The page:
From confrontations with mortality to restrictions on freedoms while endeavouring to maintain a sense of normality, it’s been tough lately…
Our plans even the ones that clearly have God’s calling all seem up in the air right now. The only thing certain appears to be the growing risk of death or so it seems…
The voyage ahead remains stormy amid the troughs and peaks of coronavirus cases announced daily as if the “grim reaper” lurks just outside the doors to our homes.
Christian communities and places of worship not only have endured extended closures of usual meeting places but now face an even greater challenge of sharing the Gospel message.
We cannot travel in some places of the country beyond a few kilometres of home, let alone evangelise abroad on mission.
All is not lost however as we as the followers of Jesus can find resilience and strength through the Bible story of Paul’s adventures enroute to Rome.
In Acts chapter 23 verse 11, Jesus tells Paul to “take courage! As you have testified about me in Jerusalem, so you must also testify in Rome”.
Jesus has called upon Paul to share the Good News to the centre of the first century world so that it could be spread to all directions throughout the empire.
Rome was a key part of helping the enlargement of the Church and furthering of the missionary vision, so despite being having been imprisoned for two years in Caesarea – Paul (who was also a Roman citizen) appealed to have his case heard by Caesar.
If getting onboard a ship to cross the Mediterranean alongside Roman soldiers, merchants, other prisoners, and crew was hard enough, this would only be the beginning of Paul’s adventures amid the stormy seas.
We have been dealing with coronavirus for two years now and the end is far from clear, let us not give up on our God given endeavours for His Kingdom despite the challenges that we are facing.
The journey will not be an easy one and often there will be times where even those who accompany us or those yielding more power will give up hope.
Sometimes it may seem that the end is neigh and there is no future beyond the bleakness of death, but if we are truly acting upon God’s calling – there will be no forces of nature or of man that can hold us back from being missional for His Kingdom.
Church leaders have often felt ignored and overlooked in the announcement of new measures to address coronavirus especially with first degrees often unclear on the permissibility’s for places of worship.
Christians having a voice in the public sphere even when carrying messages of hope, often are ignored, and marginalised just as Paul’s warnings to the ship’s crew in the Mediterranean Sea.
Life is not a breeze and often we will feel and maybe even be shipwrecked in our voyage towards God’s Kingdom.
Paul faced a cumulation of many near death circumstances that detoured him on his journey to fulfil Jesus’ calling for him to speak of the Gospel in Rome.
Doubt is a natural part of life, and it is likely that even Paul may have had doubts over if he would actually get to Rome or if he was on the right journey.
There ought not to be shame in doubt as for Paul having been subjected to imprisonment, assassination attempts, and now a shipwreck would be feeling a little sheepish into seeing the fulfilment of God’s calling.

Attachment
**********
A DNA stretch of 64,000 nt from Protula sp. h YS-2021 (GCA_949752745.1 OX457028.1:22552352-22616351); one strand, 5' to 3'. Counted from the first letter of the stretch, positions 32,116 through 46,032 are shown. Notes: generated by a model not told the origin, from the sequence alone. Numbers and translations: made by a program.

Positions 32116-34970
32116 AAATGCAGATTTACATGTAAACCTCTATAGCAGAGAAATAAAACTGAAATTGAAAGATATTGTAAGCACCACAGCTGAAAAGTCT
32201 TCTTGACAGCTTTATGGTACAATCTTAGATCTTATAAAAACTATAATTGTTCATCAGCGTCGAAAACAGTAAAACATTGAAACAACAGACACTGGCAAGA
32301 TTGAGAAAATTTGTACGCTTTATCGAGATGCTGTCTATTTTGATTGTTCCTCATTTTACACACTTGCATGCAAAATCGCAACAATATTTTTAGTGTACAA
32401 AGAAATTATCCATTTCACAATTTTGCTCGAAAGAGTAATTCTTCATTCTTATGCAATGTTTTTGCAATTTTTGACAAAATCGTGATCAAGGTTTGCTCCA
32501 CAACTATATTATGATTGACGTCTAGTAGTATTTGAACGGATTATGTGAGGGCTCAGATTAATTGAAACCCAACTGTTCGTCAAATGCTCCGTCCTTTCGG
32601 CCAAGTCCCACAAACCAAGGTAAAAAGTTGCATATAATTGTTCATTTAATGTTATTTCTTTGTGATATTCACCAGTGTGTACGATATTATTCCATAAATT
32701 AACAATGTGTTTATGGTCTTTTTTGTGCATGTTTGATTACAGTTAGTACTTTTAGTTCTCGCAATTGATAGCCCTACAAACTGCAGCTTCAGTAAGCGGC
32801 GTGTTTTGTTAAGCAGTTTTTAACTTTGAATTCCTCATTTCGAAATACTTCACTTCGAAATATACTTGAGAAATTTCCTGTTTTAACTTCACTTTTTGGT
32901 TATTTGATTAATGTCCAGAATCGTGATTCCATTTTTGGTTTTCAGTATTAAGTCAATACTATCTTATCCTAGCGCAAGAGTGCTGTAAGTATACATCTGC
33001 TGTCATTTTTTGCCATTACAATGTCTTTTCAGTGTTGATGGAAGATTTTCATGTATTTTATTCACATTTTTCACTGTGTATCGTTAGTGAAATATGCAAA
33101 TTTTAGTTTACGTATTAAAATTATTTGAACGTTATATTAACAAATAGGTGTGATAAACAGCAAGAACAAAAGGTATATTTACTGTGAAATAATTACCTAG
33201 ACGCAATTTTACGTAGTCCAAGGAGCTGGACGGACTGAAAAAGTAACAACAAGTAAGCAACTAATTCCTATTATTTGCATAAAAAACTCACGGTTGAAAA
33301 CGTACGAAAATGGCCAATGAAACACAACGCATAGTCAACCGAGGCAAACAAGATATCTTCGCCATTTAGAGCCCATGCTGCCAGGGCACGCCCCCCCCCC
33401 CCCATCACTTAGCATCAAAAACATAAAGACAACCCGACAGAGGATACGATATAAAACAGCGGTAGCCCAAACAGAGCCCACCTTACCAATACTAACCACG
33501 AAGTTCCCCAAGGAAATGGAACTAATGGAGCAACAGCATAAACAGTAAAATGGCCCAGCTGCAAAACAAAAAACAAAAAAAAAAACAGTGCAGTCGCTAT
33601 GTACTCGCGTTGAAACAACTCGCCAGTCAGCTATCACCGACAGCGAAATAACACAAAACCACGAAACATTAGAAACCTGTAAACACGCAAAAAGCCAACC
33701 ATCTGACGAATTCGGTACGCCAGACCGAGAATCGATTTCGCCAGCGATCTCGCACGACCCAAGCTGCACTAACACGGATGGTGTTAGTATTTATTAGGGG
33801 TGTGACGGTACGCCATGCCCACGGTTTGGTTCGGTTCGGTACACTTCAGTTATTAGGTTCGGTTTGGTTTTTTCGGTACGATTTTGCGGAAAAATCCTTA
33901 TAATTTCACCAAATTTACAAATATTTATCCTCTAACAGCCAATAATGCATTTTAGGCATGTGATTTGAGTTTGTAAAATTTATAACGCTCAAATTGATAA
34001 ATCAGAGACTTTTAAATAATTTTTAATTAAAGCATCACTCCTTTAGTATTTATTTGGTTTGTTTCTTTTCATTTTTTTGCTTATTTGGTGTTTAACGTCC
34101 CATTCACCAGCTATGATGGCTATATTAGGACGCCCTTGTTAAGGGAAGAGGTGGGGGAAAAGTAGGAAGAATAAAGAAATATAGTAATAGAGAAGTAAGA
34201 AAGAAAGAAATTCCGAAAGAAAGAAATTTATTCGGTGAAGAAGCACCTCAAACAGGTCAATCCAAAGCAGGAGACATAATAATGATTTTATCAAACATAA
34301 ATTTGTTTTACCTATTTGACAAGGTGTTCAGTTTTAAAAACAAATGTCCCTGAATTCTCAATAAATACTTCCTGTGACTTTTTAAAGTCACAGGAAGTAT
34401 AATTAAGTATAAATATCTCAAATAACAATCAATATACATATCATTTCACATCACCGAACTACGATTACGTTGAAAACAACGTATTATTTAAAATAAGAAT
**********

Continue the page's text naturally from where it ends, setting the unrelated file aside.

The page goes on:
But even among these stormy seas of circumstances, Paul remained faithful knowing that Jesus had achieved victory over Satan (who in Near Eastern times would be represented by the storm).
Paul’s shipwreck story is written in the firsthand perspective of Luke who is accompanying him to Rome reminds us that ultimately that faithfulness to God will see us through the toughest of storms.
But this is not all, as we read from John chapter 16 verse 33 with Jesus saying “I have told you these things, so that in me you may have peace. In this world you will have trouble. But take heart! I have overcome the world”, so we should not expect a cocktail party aboard a cruise ship but rather be fortunate in the case of Paul to even have a plank of wood to hold onto.
Satan has tried and failed in his attempts to stop people from being saved by Christ whether it be trying to have baby Moses drowned, the Israelites genocide by Haman, baby Jesus killed as part of Herod’s infanticide or the religious leaders’ attempts to destroy the early church.
Jesus Christ has triumphed over death and Romans chapter 8 verse 28 reminds us that “we know that in all things God works for the good of those who love him, who have been called according to his purpose”.
Let us only not be afraid but be leaders among the stormy seas and the crisis facing our world today – not just coronavirus but the grappling with our mortality.
Leadership matters especially in adversity and Paul living under God’s sovereignty demonstrated faithfulness that gives us hope in the here and now.
When the pagan soldiers and others aboard the ship felt hopeless and could not even bring themselves to sustain their own lives through eating, Paul stood up and brought forth Godly exhortation.
Paul was just a prisoner at the start of the voyage, but by the end he was favoured by the Roman centurion and all lives especially his was spared during the chaos of the shipwreck off Malta.
Instead of fearing death, Paul acts with God’s calling to him in mind to ensure that the Good News is shared with the world.
When we as followers of Jesus face adversity, there ought to be no fear of death but the challenge of how we can be leading others to be making the most of the here and now for the sake of the Gospel.
The story of Paul surviving the shipwreck is followed in Acts chapter 28 by his arrival in Rome and more examples of faith being put into action.
God’s sovereignty is always at work no matter the circumstances and we find no better refuge than Him as we contemplate questions of life and death.
This article was first published in Christian Today Australia on Monday 16 August 2021.